It’s refreshing to see Scott Brown’s work rediscovered and celebrated. Though she has seldom stopped working and writing over her long career, lots of it has been overshadowed by her more well-known husband – Venturi was famously awarded the Pritzker Prize in 1991 for work they had completed together. There has been more than one petition to rectify this mistake and award Scott Brown her own gong, but so far Pritzker has been reluctant. But Scott Brown used the Prize (or lack thereof) as an opportunity to raise issues of sexism in the industry, but also to further the idea that architecture is a collaborative effort, and as such, it’s inherently inappropriate to single out only voices for awards, a position she voices to this day.
Scott Brown is delighted for the noise and has been using the petition and attention to speak up about what she perceives as injustices in the industry. ‘Then there’s the issue of the opportunities of young architects in firms, and that huge statistic that says 50% of students of architecture are women and have been for years now, and that they go into the office that way, and quite soon it reduces to 17% in the office,’ she says. ‘But also, there’s no place for old architects in architects offices, men and women. There’s this petition about me for the Pritzker Prize if you read the statements of the young architects there, men and women, they’re horrifying what they’re putting up with. So we have a long way to go in retrospect.’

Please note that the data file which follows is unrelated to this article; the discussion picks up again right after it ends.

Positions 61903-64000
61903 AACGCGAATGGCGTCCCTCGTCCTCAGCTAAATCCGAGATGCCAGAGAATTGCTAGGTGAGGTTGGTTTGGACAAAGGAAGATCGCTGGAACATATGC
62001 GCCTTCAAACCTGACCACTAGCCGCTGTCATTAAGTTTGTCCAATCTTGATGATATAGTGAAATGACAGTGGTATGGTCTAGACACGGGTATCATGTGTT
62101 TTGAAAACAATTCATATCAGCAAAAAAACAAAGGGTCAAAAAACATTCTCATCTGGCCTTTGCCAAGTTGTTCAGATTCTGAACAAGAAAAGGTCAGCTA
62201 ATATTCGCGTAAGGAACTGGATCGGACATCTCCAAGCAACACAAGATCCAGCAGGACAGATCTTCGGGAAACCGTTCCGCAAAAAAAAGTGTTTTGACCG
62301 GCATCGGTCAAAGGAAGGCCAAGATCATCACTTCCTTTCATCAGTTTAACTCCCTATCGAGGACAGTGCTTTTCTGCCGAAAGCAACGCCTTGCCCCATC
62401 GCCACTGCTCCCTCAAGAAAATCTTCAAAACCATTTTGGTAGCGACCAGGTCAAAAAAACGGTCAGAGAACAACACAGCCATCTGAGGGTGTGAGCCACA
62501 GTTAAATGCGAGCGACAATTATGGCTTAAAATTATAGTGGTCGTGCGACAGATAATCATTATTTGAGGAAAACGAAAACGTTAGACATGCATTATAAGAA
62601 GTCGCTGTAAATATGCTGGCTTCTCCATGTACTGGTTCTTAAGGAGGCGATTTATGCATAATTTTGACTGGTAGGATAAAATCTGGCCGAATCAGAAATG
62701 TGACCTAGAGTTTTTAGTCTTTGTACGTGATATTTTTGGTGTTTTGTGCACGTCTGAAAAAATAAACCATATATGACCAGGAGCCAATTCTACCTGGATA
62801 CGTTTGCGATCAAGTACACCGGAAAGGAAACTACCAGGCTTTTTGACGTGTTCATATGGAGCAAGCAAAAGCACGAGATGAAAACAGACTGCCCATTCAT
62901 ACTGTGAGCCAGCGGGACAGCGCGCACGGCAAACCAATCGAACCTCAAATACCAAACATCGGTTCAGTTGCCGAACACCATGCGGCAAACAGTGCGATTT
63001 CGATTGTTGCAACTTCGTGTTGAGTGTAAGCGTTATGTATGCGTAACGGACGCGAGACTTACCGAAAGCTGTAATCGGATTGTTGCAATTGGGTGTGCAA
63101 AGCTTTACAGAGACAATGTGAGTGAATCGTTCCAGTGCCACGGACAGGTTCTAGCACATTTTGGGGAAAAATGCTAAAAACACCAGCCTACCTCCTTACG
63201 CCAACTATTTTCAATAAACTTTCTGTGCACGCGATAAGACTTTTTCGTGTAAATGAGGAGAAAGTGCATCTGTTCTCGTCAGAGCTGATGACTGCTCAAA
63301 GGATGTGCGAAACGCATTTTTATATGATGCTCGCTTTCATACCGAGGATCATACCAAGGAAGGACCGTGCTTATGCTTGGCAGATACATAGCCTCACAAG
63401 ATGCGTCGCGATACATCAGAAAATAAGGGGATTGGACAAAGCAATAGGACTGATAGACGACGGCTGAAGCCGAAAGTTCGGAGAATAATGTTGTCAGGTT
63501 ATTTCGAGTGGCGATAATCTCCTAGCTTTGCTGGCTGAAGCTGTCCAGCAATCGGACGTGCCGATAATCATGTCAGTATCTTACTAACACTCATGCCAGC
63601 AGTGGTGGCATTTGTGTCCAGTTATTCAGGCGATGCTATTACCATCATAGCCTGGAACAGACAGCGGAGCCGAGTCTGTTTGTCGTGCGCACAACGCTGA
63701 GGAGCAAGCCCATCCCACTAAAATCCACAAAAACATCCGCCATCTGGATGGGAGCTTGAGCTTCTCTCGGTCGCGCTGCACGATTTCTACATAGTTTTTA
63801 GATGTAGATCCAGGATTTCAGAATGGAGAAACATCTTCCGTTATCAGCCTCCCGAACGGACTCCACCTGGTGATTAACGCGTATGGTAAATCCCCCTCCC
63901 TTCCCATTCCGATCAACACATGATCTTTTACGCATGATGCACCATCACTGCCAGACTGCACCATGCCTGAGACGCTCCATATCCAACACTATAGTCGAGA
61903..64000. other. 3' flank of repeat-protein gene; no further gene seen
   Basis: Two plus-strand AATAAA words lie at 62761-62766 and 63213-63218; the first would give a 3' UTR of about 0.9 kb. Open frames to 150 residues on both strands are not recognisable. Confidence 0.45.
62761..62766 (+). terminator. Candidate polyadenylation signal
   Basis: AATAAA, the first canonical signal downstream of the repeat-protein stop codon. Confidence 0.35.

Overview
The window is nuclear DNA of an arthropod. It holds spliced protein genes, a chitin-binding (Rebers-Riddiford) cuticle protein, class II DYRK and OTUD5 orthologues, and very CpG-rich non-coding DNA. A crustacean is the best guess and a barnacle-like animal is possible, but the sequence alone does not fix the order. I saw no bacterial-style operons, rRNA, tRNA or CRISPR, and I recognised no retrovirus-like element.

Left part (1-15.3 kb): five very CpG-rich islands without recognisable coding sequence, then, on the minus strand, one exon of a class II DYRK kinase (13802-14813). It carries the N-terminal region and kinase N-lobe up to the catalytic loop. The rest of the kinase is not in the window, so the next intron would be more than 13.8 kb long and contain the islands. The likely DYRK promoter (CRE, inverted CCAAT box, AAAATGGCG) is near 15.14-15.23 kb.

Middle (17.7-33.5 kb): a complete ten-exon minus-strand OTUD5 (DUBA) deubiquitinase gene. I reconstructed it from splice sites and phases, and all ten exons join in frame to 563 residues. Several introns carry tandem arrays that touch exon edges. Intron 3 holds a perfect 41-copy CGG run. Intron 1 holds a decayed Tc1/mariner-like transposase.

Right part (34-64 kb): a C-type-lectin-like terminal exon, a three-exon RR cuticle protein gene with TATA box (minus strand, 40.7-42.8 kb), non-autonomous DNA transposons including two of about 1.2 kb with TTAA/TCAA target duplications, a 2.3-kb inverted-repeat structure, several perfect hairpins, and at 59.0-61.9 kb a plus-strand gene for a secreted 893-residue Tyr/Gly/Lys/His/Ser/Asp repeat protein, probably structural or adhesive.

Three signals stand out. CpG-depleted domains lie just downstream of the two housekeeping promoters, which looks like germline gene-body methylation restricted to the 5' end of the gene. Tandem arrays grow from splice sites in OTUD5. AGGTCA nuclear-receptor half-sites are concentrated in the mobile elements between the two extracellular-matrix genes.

Scott Brown is right to question the role of the old guard continues to dominate architecture and is happy to use her position to voice her concerns about the state of the industry and to keep arguing for a more popular, and populist industry. ‘One young man came to me, and he had this big, wide smile because I said I’m architecture’s grandmother, no one else wants that title. I’m happy to have it. I’m talking up architecture,’ says Scott Brown. ‘So, with this big smile, he says, “You’re architecture’s grandmother, and you tuck architecture up in bed. But you know what’s happened? Architecture jumped out of the window and went out all night.” So I said, “Just keep away from cities because you’ll be a menace. Just don’t try to design cities, because you’ll do so much harm. By the way, when you climb back in the window land on your bed, I hope it’s your grandmother waiting for you, not your mother because your grandmother will be a lot more kind”.
Denise Scott Brown: Wayward Eye is at the Betts Project in London from July 11 to 28
The exhibition is initiated and co-created by PLANE—SITE, Betts Project and Jeremy Eric Tenenbaum